Elizabeth Taylor and Montgomery Clift: Were They Lovers Off-Screen?

Who was the most beautiful couple in cinema history you ask? Sure, there’s support for Brad and Angie, as well as Heath and Jake. Yet, as good gays, we think none can compare to the fabled pairing of movie legends Elizabeth Taylor and Montgomery Clift.

The epically hetero Taylor, who would become a tirelessly devoted friend to the gay community during the early years of the AIDS epidemic, and the tragically closeted Clift torridly tangled in three films (A Place in the Sun, Raintree County, and Suddenly, Last Summer), but was their passion consummated off-screen, as well? Screen legend Debbie Reynolds claims it was.

In her upcoming memoir, Unsinkable (out Tuesday), Carrie Fisher’s unbridled mommy, who would infamously lose hubby Eddie Fisher to Taylor in 1958, remembers an incident at a party at Taylor’s Hollywood Hills mansion that indicates the easy-on-the-eyes duo didn’t save the smolder for the camera.

LizandMontyReynolds recalls her surprise watching as Clift and Taylor, then married to stuff British actor Michael Wilding, “laughed and giggled while making out in the water in front of us all… Even though Monty had boyfriends as well as girlfriends, it was obvious that he and Elizabeth had been intimate. Elizabeth could seduce any man, gay or straight,” Reynolds writes.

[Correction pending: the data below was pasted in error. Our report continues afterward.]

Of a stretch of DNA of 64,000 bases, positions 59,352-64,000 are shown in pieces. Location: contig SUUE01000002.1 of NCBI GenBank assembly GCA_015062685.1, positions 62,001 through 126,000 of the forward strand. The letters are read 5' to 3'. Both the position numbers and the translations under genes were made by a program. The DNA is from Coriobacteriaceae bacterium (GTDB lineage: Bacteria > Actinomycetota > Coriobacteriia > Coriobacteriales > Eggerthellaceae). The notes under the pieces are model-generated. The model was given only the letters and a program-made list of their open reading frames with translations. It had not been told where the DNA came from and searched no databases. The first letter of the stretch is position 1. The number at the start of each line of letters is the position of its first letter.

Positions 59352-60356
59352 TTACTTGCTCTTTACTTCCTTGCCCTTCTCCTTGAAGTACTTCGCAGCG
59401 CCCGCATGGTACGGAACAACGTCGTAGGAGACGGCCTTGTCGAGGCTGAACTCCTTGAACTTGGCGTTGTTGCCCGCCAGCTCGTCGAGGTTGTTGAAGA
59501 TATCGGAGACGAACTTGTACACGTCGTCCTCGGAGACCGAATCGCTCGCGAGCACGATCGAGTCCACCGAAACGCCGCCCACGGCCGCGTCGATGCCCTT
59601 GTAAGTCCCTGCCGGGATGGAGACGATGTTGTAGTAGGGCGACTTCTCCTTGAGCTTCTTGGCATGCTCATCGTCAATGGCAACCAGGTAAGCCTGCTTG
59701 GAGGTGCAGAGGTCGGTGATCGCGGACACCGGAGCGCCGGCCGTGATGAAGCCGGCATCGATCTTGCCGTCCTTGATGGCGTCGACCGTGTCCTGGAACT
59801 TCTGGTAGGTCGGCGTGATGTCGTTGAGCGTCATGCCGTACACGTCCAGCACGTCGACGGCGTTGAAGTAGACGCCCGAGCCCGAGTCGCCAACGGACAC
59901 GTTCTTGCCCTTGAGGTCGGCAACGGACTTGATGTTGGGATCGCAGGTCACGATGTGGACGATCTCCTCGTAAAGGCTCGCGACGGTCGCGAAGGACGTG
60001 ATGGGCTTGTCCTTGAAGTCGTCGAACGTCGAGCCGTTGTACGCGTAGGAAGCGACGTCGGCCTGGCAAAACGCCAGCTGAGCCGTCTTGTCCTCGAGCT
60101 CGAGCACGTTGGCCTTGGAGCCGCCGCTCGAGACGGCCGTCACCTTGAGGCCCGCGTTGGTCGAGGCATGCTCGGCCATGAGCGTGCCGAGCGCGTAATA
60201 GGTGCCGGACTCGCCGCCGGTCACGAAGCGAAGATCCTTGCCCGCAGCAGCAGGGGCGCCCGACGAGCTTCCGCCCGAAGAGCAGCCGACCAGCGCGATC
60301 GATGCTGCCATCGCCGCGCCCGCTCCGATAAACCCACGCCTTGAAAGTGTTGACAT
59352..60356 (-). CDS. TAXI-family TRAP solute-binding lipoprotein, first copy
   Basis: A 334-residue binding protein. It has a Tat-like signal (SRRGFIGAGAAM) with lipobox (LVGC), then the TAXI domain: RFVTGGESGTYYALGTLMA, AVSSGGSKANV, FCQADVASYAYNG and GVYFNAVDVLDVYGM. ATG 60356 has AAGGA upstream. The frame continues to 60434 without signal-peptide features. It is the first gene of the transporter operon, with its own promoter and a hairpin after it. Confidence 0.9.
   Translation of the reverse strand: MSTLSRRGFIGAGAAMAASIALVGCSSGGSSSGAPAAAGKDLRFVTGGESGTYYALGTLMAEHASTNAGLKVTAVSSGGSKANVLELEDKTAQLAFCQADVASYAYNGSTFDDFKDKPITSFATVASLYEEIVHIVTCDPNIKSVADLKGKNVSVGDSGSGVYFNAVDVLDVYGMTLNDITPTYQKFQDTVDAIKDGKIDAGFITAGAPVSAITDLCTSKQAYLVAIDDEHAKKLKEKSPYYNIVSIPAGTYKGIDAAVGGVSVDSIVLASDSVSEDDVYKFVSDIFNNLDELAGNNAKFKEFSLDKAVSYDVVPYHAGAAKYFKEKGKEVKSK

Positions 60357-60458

Unfortunately, this was the same night that the otherwise gay Clift, who’s many demons included an affair with the bottle, had consumed too much alcohol and crashed his car after leaving the bash, disfiguring  his impossibly beautiful face. It’s become Hollywood lore that upon hearing the news of the accident, Taylor rushed to assist her beloved friend.

“Elizabeth stuck her hand in his mouth, felt the back of his throat where some of his teeth had become lodged after being knocked out, and pulled them to prevent him from choking,” Reynolds says of her fellow icon. “He might have died if she hadn’t come to his aid.” Clift would eventually die at age 45 in 1966 , while Taylor would survive until 2011.

We’ve long admired Taylor’s passion, particularly her slavish devotion to her LGBT friends and tireless commitment to raising awareness for HIV/AIDS, but Reynolds’ anecdote begs a question: Would you have switched teams for Elizabeth Taylor?